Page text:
Now, where have you heard that before? Maybe here? How about here? Or, perhaps, here?  

So, that’s the “Good Thing.” Now, what about this “Odd Thing” we mentioned in the headline? In case you missed it, the Court postponed its March and April calendars several weeks ago. Then it announced it would hear oral arguments in about half of those cases in May via telephonic hearing. (The other half, it seems, will wait until the new term begins this Fall.) C-SPAN will have access to the live audio feed and has promised public access.  

If we hear more, we’ll let you know.

Covid19 virus microscope picture

In case you missed it on social media, please take a minute to look at the resources we’ve aggregated from around the Web to help people answer their legal questions arising out of COVID-19. The url is: https://www.law.cornell.edu/wex/covid-19_resources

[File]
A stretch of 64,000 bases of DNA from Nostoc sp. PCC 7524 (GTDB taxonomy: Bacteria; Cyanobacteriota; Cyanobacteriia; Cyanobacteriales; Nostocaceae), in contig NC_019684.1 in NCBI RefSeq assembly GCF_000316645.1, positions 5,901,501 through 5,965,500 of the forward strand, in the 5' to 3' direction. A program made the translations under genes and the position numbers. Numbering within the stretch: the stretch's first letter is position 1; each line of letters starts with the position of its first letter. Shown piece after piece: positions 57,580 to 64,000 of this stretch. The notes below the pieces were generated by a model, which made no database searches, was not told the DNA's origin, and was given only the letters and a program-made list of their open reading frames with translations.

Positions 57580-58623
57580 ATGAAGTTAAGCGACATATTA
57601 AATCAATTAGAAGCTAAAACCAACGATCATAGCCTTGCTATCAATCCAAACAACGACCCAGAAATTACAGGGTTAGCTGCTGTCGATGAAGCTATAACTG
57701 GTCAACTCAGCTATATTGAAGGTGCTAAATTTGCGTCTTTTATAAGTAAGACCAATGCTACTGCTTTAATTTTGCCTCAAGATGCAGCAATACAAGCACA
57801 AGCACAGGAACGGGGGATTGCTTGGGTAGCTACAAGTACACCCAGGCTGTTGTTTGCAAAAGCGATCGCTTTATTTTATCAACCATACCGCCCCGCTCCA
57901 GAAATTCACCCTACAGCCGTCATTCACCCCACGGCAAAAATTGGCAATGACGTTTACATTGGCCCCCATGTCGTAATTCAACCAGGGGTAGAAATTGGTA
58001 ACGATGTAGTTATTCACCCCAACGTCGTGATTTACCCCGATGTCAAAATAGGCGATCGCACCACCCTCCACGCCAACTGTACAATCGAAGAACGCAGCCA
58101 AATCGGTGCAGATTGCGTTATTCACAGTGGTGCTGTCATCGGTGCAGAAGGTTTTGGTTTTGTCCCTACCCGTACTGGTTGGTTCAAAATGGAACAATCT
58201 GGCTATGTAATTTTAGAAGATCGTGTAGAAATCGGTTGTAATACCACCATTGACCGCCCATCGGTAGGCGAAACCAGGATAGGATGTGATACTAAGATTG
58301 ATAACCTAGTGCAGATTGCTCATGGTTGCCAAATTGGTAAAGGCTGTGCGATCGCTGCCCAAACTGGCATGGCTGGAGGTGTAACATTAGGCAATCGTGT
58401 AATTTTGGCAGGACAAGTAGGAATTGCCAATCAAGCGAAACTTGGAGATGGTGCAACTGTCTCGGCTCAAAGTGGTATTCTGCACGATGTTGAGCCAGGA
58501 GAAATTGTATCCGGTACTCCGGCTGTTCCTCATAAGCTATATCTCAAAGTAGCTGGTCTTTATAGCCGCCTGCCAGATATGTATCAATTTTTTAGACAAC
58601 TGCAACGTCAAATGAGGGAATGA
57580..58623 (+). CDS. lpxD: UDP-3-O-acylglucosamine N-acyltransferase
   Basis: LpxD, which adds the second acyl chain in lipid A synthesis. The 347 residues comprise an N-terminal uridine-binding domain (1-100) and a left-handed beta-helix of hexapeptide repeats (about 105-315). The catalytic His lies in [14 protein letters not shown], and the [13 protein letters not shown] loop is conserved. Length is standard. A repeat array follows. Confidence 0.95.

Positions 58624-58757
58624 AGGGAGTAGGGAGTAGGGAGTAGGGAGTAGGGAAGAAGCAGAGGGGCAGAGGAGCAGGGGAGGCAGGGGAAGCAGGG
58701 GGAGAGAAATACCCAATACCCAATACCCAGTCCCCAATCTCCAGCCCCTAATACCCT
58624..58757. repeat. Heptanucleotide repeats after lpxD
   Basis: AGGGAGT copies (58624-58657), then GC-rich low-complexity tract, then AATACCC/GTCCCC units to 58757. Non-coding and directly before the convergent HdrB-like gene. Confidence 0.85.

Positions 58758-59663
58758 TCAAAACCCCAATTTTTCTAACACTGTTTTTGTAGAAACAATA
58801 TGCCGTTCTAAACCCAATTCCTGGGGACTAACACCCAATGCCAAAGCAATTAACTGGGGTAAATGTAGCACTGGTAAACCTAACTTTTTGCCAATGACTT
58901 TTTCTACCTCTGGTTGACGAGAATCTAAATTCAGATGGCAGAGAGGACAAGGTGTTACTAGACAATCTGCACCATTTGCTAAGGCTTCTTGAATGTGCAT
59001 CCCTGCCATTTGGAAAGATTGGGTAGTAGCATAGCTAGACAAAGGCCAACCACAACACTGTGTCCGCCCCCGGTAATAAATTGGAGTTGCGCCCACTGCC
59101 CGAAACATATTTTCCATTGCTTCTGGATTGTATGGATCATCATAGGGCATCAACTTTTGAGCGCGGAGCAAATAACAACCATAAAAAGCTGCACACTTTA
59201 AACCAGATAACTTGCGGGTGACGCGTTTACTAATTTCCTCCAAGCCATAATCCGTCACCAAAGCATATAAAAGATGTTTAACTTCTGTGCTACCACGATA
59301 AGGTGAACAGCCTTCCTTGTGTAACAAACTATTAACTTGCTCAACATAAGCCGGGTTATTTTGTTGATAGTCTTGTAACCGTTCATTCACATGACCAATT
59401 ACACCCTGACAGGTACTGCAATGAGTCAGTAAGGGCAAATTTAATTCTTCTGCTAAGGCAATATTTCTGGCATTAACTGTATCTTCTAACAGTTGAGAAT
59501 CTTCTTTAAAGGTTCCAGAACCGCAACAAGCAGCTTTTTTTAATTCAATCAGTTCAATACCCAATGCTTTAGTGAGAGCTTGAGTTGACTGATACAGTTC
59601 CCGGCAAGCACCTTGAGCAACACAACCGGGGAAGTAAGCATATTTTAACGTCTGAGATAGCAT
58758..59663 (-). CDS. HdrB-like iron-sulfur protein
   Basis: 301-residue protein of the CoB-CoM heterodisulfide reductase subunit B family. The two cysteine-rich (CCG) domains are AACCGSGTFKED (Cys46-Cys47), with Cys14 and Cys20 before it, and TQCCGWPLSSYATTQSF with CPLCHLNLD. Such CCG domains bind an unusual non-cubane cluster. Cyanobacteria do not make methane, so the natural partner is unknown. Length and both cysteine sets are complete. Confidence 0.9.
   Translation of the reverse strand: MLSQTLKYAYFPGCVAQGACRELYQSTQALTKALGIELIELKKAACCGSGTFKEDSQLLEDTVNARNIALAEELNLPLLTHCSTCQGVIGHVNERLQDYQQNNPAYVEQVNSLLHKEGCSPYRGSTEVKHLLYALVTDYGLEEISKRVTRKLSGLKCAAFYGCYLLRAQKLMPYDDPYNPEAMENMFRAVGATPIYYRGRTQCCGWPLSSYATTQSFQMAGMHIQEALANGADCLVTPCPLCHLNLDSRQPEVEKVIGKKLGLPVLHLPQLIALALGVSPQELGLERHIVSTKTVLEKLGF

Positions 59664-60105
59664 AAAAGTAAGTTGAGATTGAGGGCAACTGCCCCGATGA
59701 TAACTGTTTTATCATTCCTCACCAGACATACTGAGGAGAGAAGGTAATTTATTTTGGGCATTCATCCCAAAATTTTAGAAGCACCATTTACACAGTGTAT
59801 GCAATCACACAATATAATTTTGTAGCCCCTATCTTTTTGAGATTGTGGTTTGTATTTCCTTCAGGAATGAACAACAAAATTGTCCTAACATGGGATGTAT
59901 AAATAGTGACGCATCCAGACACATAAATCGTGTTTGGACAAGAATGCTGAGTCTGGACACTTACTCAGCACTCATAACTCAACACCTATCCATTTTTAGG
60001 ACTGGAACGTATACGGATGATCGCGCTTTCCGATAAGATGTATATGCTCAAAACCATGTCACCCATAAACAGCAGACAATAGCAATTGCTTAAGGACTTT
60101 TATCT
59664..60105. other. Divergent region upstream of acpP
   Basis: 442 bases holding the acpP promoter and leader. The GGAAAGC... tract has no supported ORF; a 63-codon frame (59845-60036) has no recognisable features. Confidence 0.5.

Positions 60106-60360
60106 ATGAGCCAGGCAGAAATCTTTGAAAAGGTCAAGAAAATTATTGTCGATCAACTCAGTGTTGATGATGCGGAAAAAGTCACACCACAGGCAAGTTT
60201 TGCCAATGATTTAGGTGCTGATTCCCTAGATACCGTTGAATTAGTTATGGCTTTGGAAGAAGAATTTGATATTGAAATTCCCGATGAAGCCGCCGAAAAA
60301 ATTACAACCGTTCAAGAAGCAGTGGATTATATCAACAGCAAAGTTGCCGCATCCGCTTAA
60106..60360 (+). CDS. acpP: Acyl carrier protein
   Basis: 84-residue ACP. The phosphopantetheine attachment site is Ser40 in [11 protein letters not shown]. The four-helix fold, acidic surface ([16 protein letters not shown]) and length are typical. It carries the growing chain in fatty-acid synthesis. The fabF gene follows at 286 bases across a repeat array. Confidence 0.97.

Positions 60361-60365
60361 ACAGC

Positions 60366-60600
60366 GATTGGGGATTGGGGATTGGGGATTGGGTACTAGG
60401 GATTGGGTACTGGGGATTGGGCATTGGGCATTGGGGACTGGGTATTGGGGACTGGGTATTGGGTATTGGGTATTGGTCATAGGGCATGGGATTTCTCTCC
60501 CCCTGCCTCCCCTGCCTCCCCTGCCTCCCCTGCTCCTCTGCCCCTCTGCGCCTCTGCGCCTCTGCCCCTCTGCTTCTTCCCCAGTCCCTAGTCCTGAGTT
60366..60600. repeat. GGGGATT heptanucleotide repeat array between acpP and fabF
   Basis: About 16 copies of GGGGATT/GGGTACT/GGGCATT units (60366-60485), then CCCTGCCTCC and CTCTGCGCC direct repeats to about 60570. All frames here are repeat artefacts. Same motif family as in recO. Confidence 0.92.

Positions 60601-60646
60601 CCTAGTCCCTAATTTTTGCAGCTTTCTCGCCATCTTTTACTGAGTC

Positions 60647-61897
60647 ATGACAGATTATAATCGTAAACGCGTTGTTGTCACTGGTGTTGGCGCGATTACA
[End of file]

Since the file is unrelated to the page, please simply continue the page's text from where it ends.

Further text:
As you’ll see, none of the resources we link to there are of our own creation. Much larger groups than ours – most notably our friends at Justia and Fastcase – are diverting the labor of their content-creating teams to providing this public service, and we wanted to both acknowledge that effort and also maximize the visibility of the results.

Dear Friends of the LII,

We wanted to let everyone know that we are weathering COVID-19, and all that comes with it, just fine for now. Most importantly, our small staff and their loved ones at home all remain virus free. We hope that everyone in our audience can say the same.